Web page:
The record highs set by the Dow Jones Industrial Average and the S&P 500 index during the week ended Oct. 5 were appropriate birthday presents for the current bull market, which marks its fifth anniversary on Oct. 9. That was the date in 2002 when the major U.S. market indices reached their lowest closing levels of the 2000-2002 bloodbath.
Unless you own one of a handful of funds that bet against the market, the past half decade has been unusually rewarding. The rewards for those holding emerging market funds -- especially those focused on Latin America -- have been particularly munificent.
For a significant percentage of emerging markets funds, every dollar of value in the funds five years ago is now worth more than $5. And for holders of some Latin American funds, the payoff for every dollar in their respective funds in late 2002 is now approaching $10.
The best-performing open-end mutual funds for the five years ended Sept. 30, 2007, are displayed in the accompanying table, along with the best performing fund investment objectives and selected market indices.
Except for a single global resources fund, the top 10 performers for the past five years are exclusively emerging market offerings.
In order to provide a more representative presentation of leaders, lists of the top five diversified equity funds and sector funds were included in the table.
Although the rewards for the past five years might seem to be super-sized, they must be viewed in the context of the two-year market implosion that preceded the current bull run.
From its previous all-time high in March of 2000, half the value of the S&P 500 evaporated -- 49.15%, to be exact -- by the time the broad-based index bottomed on Oct. 9 of 2002. The then high-flying
composite crumbled 77.89% from its 2000 peak to its 2002 trough.
Except for some relatively mild corrections along the way, the stock prices have adapted to some major changes in the economic milieu over the past half decade.
Five years ago this month, the euro was worth roughly 98 cents in U.S. currency vs. its recent value of about $1.41. Gold fluctuated at around $319 an ounce, less than half its current quotes in the $740 range. Most striking, crude oil was selling at $22.50 per barrel, a small fraction of its recent value of $81.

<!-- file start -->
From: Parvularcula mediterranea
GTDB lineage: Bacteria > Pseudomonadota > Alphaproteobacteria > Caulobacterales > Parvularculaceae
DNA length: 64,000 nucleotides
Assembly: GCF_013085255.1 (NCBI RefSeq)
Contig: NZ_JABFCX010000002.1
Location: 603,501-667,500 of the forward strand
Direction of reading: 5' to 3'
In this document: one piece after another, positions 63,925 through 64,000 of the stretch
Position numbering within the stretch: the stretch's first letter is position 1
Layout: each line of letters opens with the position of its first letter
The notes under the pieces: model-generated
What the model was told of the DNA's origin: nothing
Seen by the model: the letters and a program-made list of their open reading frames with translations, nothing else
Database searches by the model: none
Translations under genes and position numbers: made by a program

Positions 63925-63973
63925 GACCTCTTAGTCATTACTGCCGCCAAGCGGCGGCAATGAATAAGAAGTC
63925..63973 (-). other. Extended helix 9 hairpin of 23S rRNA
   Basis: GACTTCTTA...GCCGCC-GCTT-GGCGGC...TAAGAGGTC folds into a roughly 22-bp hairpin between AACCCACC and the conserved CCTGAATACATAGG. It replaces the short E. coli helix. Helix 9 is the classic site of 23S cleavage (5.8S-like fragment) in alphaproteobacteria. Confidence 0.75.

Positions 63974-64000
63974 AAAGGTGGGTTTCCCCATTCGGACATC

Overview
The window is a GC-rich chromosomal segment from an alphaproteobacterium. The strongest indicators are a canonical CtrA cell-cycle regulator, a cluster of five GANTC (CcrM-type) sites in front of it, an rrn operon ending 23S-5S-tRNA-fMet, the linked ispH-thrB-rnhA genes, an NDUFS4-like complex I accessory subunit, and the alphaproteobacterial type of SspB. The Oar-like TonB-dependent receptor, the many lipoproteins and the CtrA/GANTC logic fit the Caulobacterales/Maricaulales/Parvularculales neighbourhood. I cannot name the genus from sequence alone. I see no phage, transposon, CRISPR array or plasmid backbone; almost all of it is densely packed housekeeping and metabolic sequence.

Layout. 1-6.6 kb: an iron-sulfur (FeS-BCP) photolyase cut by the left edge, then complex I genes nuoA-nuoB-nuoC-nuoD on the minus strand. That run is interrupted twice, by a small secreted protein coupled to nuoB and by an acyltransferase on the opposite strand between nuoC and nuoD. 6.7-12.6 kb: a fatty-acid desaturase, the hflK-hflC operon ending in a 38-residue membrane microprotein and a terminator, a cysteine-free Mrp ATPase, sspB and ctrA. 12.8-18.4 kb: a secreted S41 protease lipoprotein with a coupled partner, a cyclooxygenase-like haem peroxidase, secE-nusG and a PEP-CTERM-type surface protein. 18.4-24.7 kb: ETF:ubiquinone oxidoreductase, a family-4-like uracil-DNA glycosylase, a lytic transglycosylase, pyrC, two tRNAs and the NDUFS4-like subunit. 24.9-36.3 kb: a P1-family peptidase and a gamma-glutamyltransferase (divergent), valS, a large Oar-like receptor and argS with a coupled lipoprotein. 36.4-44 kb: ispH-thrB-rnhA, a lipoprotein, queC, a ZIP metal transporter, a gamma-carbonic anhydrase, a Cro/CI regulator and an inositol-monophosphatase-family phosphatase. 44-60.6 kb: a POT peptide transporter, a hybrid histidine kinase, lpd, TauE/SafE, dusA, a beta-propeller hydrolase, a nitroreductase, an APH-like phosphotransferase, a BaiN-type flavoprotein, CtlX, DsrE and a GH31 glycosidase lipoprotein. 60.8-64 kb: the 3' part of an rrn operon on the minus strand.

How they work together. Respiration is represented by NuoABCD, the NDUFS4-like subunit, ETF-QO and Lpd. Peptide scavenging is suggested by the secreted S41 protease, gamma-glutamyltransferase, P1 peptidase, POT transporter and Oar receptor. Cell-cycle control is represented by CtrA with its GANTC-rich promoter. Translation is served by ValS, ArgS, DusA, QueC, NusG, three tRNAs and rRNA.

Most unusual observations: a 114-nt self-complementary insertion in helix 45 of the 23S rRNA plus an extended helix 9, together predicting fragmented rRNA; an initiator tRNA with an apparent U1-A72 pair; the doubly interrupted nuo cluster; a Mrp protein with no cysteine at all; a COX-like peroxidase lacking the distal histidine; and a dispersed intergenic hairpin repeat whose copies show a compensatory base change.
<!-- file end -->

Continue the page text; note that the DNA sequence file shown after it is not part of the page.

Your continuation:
Over the past five years the key federal funds interest rate spent time as low as 1% and then as high as 5.25% for much of the current rally before being pulled back recently to 4.75% by the
In 2002 the investment community was just beginning to take notice of an investment vehicle that had been around since 1993 but had not yet received broad-based attention.
That year, 10 new exchange-traded funds came into existence, bringing the total at year-end to 124. This year, 192 ETFs have been brought to life through the end of September, bringing the total to 577.
Richard Widows is a financial analyst for TheStreet.com Ratings. Prior to joining TheStreet.com, Widows was senior product manager for quantitative analytics at Thomson Financial. After receiving an M.B.A. from Santa Clara University in California, his career included development of investment information systems at data firms, including the Lipper division of Reuters. His international experience includes assignments in the U.K. and East Asia.